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Why Recycle Lamps and Ballasts*?
*source: http://www.lamprecycling.com

1. Legal Requirements

Many states require lamp recycling and proper disposal of ballasts, batteries, and electronic waste by law. Make sure you are compliant with your state regulations. (http://www.lamprecycling.com/regulations.aspx).

Due to the new Federal Environmental Protection Agency's regulation on lamps, which went into effect on January 6th, 2000, most non-residential facilities are now required by law to properly dispose of their lamps. Landfills are increasingly intolerant of lamps from non-residential sources due to the amount of mercury found in each lamp. Lamps later found in landfills are subject to retroactive clean-up costs under CERCLA. Recycling of the lamp components is the recommended method of disposal by the Environmental Protection Agency and helps to minimize facility liability.

Packaging of the lamps coupled with the recycling of the lamps will greatly reduce the mercury dilemma and create a much safer environment.

Recycling ensures that you are in compliance with all state and federal regulations. Certificates of recycling are sent via email and stored in your account history for each container returned.

2. The Environment

Fluorescent lamps contain mercury, and ballasts, batteries, and electronic waste can contain mercury, lead, metals, and other materials which have a harmful effect on the environment if not recycled.    more information

A fluorescent lamp consists of a glass shell, a high vacuum, a small amount of liquid mercury and evaporated mercury, some phosphor powder, and the metal end-caps and heated filaments.

Fluorescent light is produced by passing an electric current through mercury vapor, which generates ultraviolet energy. A phosphor coating on the inside of the bulb transforms the ultraviolet energy into visible light. A single four- foot fluorescent tube contains from 5 to 50 mg. of mercury.

When lamps are sent to landfills, or especially when incineration is used as an alternative disposal method, mercury vapors are released that can travel over 200 miles! It is highly toxic to the human nervous system and particularly poisonous to the kidneys. Once absorbed by the body, mercury is distributed by the blood to all tissues of the human body, and it easily crosses the placental barrier; prenatal exposure can lead to a variety of health problems including a severe form of cerebral palsy.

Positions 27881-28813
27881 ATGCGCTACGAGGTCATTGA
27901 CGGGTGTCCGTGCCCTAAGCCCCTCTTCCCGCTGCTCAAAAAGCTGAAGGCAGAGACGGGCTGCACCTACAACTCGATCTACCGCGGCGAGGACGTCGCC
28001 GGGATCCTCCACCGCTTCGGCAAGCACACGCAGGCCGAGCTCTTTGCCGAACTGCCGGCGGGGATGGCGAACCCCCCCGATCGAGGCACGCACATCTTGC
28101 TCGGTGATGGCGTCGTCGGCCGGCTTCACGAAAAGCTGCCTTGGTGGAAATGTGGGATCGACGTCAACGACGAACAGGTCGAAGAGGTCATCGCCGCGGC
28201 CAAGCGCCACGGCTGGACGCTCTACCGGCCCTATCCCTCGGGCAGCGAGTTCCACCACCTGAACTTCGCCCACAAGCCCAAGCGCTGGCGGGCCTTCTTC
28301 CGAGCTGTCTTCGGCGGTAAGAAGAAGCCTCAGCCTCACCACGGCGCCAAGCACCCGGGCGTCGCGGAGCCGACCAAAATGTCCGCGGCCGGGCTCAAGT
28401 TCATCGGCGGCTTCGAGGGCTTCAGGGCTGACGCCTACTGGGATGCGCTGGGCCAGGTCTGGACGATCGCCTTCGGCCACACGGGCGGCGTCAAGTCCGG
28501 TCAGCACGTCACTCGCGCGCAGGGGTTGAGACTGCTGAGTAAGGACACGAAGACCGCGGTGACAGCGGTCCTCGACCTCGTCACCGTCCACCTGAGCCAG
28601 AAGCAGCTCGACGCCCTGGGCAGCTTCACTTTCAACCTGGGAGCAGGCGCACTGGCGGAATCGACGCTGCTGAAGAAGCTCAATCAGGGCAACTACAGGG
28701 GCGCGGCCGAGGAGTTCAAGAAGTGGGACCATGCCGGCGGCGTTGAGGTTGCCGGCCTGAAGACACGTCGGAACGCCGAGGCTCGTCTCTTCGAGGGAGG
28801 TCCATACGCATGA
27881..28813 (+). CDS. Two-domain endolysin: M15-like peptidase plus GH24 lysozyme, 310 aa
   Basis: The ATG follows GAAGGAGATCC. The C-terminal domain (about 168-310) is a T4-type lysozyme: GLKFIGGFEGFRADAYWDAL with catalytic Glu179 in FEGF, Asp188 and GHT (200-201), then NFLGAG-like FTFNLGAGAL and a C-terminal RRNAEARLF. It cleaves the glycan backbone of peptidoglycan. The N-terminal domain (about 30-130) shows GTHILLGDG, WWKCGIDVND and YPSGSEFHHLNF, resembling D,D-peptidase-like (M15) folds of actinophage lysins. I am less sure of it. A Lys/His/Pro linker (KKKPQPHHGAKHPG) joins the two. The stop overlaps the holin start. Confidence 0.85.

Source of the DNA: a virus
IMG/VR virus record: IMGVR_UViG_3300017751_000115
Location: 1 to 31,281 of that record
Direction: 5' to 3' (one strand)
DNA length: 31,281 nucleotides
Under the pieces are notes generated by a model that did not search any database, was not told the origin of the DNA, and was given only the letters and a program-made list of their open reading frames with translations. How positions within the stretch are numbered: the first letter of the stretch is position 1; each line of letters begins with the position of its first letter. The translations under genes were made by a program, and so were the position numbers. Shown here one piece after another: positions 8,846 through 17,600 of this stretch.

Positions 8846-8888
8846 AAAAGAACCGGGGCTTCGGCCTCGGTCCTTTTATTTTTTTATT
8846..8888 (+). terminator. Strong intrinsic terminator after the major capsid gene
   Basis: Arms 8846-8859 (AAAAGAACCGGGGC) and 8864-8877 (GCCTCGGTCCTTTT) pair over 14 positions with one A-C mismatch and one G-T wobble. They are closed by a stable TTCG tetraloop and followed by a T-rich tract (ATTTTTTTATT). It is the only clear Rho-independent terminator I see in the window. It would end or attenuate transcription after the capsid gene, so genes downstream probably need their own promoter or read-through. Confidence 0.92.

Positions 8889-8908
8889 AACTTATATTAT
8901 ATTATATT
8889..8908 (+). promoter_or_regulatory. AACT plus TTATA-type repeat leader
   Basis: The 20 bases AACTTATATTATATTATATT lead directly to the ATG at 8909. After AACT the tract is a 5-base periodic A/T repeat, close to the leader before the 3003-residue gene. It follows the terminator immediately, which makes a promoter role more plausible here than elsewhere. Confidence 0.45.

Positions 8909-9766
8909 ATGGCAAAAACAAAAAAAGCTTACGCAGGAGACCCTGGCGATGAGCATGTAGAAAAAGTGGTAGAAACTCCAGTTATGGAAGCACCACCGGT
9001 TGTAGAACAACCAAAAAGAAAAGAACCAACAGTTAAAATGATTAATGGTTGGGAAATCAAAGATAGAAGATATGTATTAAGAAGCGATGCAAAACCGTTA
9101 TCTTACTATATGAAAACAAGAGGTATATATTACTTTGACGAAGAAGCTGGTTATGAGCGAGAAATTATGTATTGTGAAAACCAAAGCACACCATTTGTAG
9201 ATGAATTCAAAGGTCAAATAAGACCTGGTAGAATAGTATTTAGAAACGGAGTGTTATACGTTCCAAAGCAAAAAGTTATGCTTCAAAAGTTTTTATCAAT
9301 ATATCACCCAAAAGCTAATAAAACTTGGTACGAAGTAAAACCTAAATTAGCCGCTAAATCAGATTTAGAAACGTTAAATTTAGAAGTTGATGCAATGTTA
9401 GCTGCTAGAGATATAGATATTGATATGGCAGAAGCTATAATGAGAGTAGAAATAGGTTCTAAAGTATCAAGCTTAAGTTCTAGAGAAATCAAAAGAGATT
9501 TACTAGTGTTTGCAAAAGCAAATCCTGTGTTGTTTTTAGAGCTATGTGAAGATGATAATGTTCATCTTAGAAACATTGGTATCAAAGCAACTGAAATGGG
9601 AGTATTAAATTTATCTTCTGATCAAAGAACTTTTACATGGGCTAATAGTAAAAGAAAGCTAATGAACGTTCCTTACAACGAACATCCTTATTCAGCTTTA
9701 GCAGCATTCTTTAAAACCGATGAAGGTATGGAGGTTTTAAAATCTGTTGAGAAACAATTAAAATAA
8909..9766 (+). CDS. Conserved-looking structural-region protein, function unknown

• Each year, an estimated 600 million fluorescent lamps are disposed of in U.S. landfills amounting to 30,000 pounds of mercury waste.
  • The Environmental Protection Agency reports that 187 incinerators nationwide emit approximately 70,000 total pounds of mercury into the environment each year.
  • In 1992, mercury-containing lamps were added to the United States' Environmental Protection Agency's (EPA) list of hazardous substances. (The EPA's regulatory threshold of 2 mg./liter is usually exceeded by mercury-containing lamps).
  • Mercury was number three on the 1997 list of hazardous substances as outlined by the Agency for Toxic Substances and Disease Registry (ATSDR) and the EPA.

Recycling guarantees all of your hazardous and universal waste will be properly recycled by EPA-compliant U.S. recycling facilities.

3. Cost Effective

Over the lifecycle of a fluorescent lamp, the cost to recycle is less than 1% of the cost of ownership. Recycling your lamps and obtaining a certificate of recycling is also a guaranteed way to avoid fines and costly enforcement action which can easily exceed the cost of lamp recycling.

4. A Green Idea

Implementing a lamp, ballast, battery, or electronics recycling program is a simple and practical way to "green" your organization. Recycling universal waste can earn your facility LEED points too.

Implementing a universal waste recycling program within your organization is a quick and inexpensive step in the sometimes daunting "green" process. Having a recycling program in place can also be good for employee and customer loyalty and morale. Furthermore, recycling all mercury-containing lamps, batteries, and electronic waste can help your facility meet LEED prerequisites, earn points, and achieve certification from the U.S. Green Building Council. (http://www.usgbc.org/DisplayPage.aspx?CMSPageID=221)

5. You Can Make a Difference

Recycling your lamps and other universal waste is the right thing to do! As the saying goes "every little bit counts" and keeping hazardous waste out of our landfills and reusing natural resources is a big step towards a sustainable world.